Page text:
Solar storms can not only charge the Earth’s atmosphere with an excess charge near the poles, but also produce the directly opposite effect: to promote the formation of regions that have almost no electric charge. These findings provide a deeper understanding of the effects of solar storms on the Earth’s atmosphere, and can also help improve radio communications and navigation systems in the Arctic.
A team of researchers from Denmark, the United States and Canada made this discovery in a study of a solar storm that reached Earth on February 19, 2014. This storm had a marked effect on the Earth’s ionosphere in the northern latitudes.
Solar storms are often accompanied by emissions of solar matter, called coronal mass ejection (CME). During this eruption, the electric charged solar particles are directed toward the Earth. When the atmosphere of our planet reaches the solar particles cause perturbations in the Earth’s magnetosphere, known as geomagnetic storms. The interaction between the CME particles and the atmosphere of our planet can lead to the formation of unstable regions with an increased number of electrons in the ionosphere, an atmosphere region beginning at an altitude of about 80 kilometers and containing ions and electrons.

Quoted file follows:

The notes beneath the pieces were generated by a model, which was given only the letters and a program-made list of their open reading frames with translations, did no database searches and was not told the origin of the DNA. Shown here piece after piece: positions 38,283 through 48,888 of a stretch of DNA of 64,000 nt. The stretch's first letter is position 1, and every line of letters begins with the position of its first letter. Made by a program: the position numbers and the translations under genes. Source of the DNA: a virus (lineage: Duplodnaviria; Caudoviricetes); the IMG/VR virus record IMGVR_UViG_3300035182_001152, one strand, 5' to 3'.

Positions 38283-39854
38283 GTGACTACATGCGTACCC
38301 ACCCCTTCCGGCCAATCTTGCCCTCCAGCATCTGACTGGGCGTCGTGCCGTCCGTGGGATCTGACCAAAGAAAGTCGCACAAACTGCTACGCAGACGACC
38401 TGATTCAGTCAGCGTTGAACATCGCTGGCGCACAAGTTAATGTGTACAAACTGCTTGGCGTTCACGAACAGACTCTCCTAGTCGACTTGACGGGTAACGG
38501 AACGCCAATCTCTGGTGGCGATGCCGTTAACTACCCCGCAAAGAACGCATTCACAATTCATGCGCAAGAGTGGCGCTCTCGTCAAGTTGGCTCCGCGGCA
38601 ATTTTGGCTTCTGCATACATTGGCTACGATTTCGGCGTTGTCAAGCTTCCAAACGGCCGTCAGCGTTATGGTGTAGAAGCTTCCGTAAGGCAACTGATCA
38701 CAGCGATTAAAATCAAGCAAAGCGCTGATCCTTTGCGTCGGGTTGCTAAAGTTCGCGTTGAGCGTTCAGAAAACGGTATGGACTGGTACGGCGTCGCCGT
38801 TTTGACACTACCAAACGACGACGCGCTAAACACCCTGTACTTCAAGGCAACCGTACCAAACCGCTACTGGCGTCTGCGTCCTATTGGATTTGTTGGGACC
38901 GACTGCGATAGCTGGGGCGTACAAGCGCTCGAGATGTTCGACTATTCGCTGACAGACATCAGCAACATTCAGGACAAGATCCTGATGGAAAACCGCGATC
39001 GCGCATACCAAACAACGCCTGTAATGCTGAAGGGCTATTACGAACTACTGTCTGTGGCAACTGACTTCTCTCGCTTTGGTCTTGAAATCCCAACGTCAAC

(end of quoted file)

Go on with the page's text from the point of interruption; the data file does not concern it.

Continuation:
This geomagnetic storm, which occurred in 2014, was caused by two powerful CMEs directed toward the Earth. As a result of this storm, scientists first observed the usual zones for such events with a high concentration of electrons in the sky over Greenland, but then discovered to the south of these zones extensive areas of space (ranging from 500 to 1000 kilometers) where electrons were “almost absent, One of the authors of a new work by Per Hoeg (Per Hoeg) from the National Institute for Space Research of the Technical University of Denmark. These regions remained depleted by electrons for several days.
So far, scientists have not found an explanation for these observations. The main possible versions include recombination of electrons with positive ions or redistribution of electrons.